Worlds are colliding or so it seems. Last week I stumbled upon a form of Jewish spiritual practice that I had never heard of before called Mussar. Instead of Torah study, it focuses on aspects of character such as humility, compassion, generosity, and others that we experience in everyday life. The practice teaches you to look inward, develop awareness, and cultivate positive traits. Seems palatable.
I signed up for a class at my synagogue. I’m in a group. Can’t hurt.
At the same time, my Buddhist meditation class is beginning to focus on emotions. My meditation teacher began his talk this week with this:
Most of us have tried to excuse the difficulties in our life by finger pointing and blaming others. By doing this, we remain clean. It is always someone else’s fault or it is the circumstances. Very infrequently does it feel that the cause is self-inflicted. At some point, a maturation occurs and we realize that we are doing it to ourselves. The difficulties in our life are self-contained.
In Mussar, practitioners choose thirteen traits to work on and then rotate focusing on each trait for one week. After thirteen weeks, the cycle begins again. At the end of the year, the cycle has occurred four times. The practice includes repetition of a focus phrase that reminds you to be aware of the trait and a daily journal in which you keep track of your successes and failures, although I’m sure they wouldn’t call it that.
Both practices call for daily meditation. In Buddhist meditation we are told to give “bare attention” to whatever is happening in our mind. The focus is on the present moment and giving full awareness to anything that is occurring, whether it be an itch or a pain in the body or an emotion that arises. With all of it my teacher says, relax, observe, and allow. So there is an effort to gain clarity and to recognize what is happening in our inner world. Not to judge it or try to change it, but just to honor it.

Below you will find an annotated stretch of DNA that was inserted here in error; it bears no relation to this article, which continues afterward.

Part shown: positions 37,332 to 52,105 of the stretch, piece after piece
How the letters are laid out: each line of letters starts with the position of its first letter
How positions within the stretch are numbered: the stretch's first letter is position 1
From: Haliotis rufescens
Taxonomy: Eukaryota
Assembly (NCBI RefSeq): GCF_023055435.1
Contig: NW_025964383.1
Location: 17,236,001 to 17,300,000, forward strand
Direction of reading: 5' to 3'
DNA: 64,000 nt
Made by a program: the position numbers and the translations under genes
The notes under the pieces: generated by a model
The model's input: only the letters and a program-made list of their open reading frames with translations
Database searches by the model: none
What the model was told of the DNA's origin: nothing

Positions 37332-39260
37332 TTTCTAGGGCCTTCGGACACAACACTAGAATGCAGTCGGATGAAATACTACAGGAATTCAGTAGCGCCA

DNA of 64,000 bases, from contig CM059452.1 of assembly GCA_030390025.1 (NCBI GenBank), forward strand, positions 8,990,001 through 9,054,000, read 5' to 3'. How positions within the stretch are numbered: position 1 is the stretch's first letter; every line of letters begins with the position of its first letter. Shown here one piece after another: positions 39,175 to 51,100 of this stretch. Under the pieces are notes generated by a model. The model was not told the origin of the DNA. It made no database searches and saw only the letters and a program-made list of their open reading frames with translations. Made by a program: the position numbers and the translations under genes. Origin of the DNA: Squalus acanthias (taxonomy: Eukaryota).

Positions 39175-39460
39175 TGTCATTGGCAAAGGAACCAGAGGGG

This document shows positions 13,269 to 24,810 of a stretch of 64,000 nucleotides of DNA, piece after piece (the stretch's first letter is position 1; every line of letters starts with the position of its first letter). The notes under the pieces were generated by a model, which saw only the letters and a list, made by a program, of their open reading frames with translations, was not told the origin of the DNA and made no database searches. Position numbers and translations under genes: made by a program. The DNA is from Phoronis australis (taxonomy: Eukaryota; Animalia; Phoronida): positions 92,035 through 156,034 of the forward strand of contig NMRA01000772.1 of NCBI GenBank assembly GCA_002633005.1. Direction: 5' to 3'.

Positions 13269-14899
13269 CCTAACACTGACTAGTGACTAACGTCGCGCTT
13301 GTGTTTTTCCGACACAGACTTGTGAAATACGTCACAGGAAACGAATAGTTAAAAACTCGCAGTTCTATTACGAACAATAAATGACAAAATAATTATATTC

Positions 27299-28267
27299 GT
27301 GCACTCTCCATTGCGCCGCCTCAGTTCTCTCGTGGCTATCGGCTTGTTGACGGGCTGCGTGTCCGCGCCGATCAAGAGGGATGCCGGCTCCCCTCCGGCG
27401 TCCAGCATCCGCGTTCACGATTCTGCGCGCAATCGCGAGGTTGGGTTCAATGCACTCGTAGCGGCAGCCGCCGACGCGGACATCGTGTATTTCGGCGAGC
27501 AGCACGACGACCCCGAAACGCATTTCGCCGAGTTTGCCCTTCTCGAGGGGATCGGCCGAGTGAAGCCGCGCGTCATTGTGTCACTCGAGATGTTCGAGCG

In the book Everyday Holiness, the text we are using for the class on Mussar, Alan Morinis writes that the practice is also a guide to working on the inner life.
Because this book tracks a Jewish spiritual path, it is useful to see that the Torah acknowledges this primary choice that confronts us. In the book of Deuteronomy we are told: “You shall circumcise the foreskin of your heart.” That enigmatic image occurs only one other time in the Torah, in the variant: “And the Lord your God will circumcise your heart.” I understand circumcism here to be a metaphor for spiritual initiation – removing obstacles to having an open, sensitive, initiated inner life. In the first quote we are offered the option of initiating ourselves. The second quote tells us that God will do it…Initiate yourself, or God will initiate you. The Torah gives no third option.
I don’t actually believe in God, but I do see that people often turn to religion when life gets hard. Someone they love dies or something very difficult happens. I could imagine myself wandering into synagogue looking for help during a crisis. I guess I see that as God’s way of initiating your heart. Not God, but life. I’m not superstitious. I don’t believe that if I do this work now, then life won’t come at me. I know it will. I’m just getting ready. And in the meantime, maybe I’ll stop griping at my kids.
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